The Camrose Trophy or "The Camrose" is an annual bridge competition among open teams representing the home nations of Great Britain and Ireland: England (EBU), Northern Ireland (NIBU), Republic of Ireland (CBAI), Scotland (SBU) and Wales (WBU). As such it is the open teams-of-four component of the "Home Internationals" organised by Bridge Great Britain.
Lord Camrose, owner of The Daily Telegraph, donated the trophy in 1936 and it was first contested in 1937. The original trophy has been lost and replaced. Because of World War II the series was interrupted mid-way in 1939 and not resumed until 1946, yet the Camrose is the world's most-played international bridge series.
Beside "The Camrose" (Open flight), the Home Bridge Internationals include annual series for Women from 1950, Juniors from 1971, Under-19 from 1990, and Seniors from 2008.
Since 2007 there have been six rather than five teams in the competition, to avoid having one team sit out each round. From 2007 to 2009 the sixth team was the defending champion, so there were two teams from the previous year's winning nation. England's second team won in 2009, when it was the final-round host by coincidence. Since then by design the sixth team is a second team from the final-round host nation, which follows a five-year cycle from Northern Ireland in 2010 to England in 2014. That second representative is named for the national bridge federation; thus "Wales" and "Welsh Bridge Union" both entered in 2011.
Since 2005 a double round-robin is scheduled on two weekends. With six teams, each weekend comprises five rounds of three head-to-head matches, a single round-robin. A match is now 32 deals scored at IMPs and converted to victory points (VP). So every team plays 320 deals in the entire event, 64 against each of its rivals. Before 2005, the teams played head-to-head matches over five weekends.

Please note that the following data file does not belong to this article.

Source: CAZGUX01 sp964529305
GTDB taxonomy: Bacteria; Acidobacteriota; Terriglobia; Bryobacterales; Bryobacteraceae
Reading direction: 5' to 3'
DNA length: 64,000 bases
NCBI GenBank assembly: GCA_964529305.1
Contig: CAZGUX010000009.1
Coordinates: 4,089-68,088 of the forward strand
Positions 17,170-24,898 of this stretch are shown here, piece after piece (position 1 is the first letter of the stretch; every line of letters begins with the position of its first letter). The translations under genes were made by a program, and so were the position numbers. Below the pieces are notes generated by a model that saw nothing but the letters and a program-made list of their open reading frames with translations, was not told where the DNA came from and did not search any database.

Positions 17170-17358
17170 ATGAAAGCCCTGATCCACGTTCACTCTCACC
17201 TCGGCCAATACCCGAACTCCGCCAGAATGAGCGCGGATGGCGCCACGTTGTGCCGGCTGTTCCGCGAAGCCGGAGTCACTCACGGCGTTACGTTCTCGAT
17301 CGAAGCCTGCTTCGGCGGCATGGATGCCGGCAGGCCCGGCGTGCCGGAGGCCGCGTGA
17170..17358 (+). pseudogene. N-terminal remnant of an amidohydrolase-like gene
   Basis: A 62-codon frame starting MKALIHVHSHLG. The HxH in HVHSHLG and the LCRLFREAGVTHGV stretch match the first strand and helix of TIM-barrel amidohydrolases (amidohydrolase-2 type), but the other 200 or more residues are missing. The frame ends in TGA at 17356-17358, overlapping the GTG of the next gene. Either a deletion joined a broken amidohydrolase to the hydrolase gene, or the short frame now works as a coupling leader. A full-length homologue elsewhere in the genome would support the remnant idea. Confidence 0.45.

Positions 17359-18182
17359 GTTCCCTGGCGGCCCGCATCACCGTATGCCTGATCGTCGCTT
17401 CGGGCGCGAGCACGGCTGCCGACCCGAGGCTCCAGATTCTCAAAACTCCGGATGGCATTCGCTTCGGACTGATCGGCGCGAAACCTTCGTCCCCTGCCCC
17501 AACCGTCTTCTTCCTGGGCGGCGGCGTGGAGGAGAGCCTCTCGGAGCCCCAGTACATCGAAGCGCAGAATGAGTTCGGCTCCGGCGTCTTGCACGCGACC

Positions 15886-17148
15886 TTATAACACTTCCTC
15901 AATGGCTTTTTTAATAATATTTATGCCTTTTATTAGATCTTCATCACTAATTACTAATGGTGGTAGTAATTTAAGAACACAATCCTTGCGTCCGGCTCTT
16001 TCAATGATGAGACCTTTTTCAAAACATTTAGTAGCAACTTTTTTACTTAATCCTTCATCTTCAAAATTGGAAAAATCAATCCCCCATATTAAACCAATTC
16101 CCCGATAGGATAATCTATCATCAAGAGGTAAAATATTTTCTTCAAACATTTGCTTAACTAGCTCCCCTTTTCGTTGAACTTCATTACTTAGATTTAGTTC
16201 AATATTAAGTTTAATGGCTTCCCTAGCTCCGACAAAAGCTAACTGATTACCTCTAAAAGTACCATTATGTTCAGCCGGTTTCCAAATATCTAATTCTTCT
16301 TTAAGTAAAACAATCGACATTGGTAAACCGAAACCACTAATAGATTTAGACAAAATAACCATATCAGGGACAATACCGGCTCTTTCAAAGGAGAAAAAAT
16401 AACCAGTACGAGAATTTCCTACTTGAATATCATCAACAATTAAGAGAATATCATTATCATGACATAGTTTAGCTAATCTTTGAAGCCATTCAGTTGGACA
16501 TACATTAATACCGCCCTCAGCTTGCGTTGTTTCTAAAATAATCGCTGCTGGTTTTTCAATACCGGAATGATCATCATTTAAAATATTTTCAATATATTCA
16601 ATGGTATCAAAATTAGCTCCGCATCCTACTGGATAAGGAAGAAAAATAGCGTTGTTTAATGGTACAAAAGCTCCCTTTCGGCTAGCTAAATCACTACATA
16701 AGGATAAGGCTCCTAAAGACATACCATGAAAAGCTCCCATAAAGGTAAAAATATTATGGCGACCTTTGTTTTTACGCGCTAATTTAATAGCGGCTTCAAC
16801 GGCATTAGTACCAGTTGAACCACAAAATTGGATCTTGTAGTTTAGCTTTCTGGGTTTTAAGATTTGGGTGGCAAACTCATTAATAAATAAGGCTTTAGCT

Before 2007 there were simply five national teams, or four during the 48-year absence by the Republic of Ireland from 1951 to 1998.
England won both of the completed pre-war and the first 17 post-war contests, through 1962. Only England and Scotland were winners in the 56 renditions before year 2000, including England-Scotland ties 1972 and 1973. Ireland first won in 2000 and won four straight beginning 2005. Wales won its first Camrose in 2011, but now England are again dominant, winning five times in the last seven years. The 2015 contest was won by Ireland.
The competition has been completed 72 times up to 2015. There was an outright winner on each occasion except for 1972 and 1973, when England and Scotland tied for first place. England's count includes a win in 2009 by its second team, "English Bridge Union".
|Nation||Outright wins||Tied wins|
|Republic of Ireland||6||0|
Three times recently (*), the winners have been one of two entries from their countries, namely "Ireland" 2008, "EBU" 2009 (English Bridge Union), and "Wales" 2011. They were the defending champion team, the England "B" team, and the Wales "A" team respectively. Their compatriots were "Hosts Ireland", "England", and "WBU" (Welsh Bridge Union).
|2015||Republic of Ireland|
|2008 *||Republic of Ireland|
|2007||Republic of Ireland|
|2006||Republic of Ireland|
|2005||Republic of Ireland|
|2000||Republic of Ireland|
|1973||Scotland and England (tie)|
|1972||Scotland and England (tie)|
The 1939 contest was not completed and the next six did not take place because of World War II.
Teams competition in bridge requires a minimum of four players on each team; up to two additional players may be added as alternates. Two tables are in play at the same time with the North-South pair at one table and East-West pair at the other table being teammates.
Camrose matches comprise two sets of 16 deals with player substitutions permitted between sets. Since 2007 the annual event comprises ten matches for each national team; previously there were eight or six matches. All 2011 participants played in 80 to 144 of 160 deals on the second weekend, or five to nine of ten sets (five matches), led by Rex Anderson and David Greenwood who played nine sets for Northern Ireland. Anderson is the career leader with 92 matches played (through 2011).
|Northern Ireland||Rex Anderson||92|
|Wales||Patrick Jourdain *||75|
|Republic of Ireland||Tom Hanlon||30|